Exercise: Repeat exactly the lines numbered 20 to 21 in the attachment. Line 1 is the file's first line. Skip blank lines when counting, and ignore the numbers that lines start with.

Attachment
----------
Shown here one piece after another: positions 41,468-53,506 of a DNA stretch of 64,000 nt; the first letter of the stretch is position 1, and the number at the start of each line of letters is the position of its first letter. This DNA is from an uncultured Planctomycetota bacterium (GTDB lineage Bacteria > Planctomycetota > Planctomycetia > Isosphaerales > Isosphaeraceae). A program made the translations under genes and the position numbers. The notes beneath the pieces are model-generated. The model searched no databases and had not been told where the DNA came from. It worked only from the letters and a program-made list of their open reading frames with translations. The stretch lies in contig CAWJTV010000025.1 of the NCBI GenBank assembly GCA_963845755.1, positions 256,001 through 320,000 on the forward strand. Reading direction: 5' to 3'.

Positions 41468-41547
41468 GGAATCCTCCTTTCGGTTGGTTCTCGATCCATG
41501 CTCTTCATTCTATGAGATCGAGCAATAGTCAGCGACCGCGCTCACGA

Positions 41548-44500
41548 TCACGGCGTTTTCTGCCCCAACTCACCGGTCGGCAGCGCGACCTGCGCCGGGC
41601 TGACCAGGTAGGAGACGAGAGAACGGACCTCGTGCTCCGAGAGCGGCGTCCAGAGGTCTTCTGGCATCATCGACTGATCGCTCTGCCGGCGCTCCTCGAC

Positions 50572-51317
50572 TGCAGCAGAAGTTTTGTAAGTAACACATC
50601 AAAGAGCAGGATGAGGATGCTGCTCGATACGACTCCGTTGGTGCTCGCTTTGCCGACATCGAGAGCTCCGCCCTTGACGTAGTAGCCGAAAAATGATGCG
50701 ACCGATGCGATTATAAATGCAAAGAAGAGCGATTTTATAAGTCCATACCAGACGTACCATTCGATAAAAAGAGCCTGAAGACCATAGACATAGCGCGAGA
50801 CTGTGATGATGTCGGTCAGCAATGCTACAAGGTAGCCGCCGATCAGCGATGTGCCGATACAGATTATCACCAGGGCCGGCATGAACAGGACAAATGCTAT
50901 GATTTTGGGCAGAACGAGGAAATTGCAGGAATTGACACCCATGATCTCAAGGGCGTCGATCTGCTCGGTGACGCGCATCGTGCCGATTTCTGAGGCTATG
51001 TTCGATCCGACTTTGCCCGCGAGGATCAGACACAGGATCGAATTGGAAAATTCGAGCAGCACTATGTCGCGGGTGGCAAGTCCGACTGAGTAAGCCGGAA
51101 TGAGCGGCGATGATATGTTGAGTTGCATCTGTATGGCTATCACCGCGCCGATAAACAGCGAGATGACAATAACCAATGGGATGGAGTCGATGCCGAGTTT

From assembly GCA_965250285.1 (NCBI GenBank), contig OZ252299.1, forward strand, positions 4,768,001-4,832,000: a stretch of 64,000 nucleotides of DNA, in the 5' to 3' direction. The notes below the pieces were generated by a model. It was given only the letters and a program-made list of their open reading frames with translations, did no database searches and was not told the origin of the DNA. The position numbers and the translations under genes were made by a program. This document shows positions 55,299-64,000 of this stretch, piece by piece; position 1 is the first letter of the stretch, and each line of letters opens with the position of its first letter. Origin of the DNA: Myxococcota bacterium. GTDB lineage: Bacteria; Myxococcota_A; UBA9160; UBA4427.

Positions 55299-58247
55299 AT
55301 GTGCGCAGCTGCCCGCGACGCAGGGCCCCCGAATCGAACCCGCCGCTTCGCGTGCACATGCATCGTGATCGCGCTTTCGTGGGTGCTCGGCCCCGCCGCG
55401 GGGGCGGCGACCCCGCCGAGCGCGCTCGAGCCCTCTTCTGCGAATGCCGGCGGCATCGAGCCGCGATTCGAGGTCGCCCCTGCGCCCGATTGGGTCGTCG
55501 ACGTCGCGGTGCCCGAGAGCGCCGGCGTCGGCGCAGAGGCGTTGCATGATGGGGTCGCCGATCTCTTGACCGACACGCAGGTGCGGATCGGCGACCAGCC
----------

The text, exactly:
55401 GGGGCGGCGACCCCGCCGAGCGCGCTCGAGCCCTCTTCTGCGAATGCCGGCGGCATCGAGCCGCGATTCGAGGTCGCCCCTGCGCCCGATTGGGTCGTCG
55501 ACGTCGCGGTGCCCGAGAGCGCCGGCGTCGGCGCAGAGGCGTTGCATGATGGGGTCGCCGATCTCTTGACCGACACGCAGGTGCGGATCGGCGACCAGCC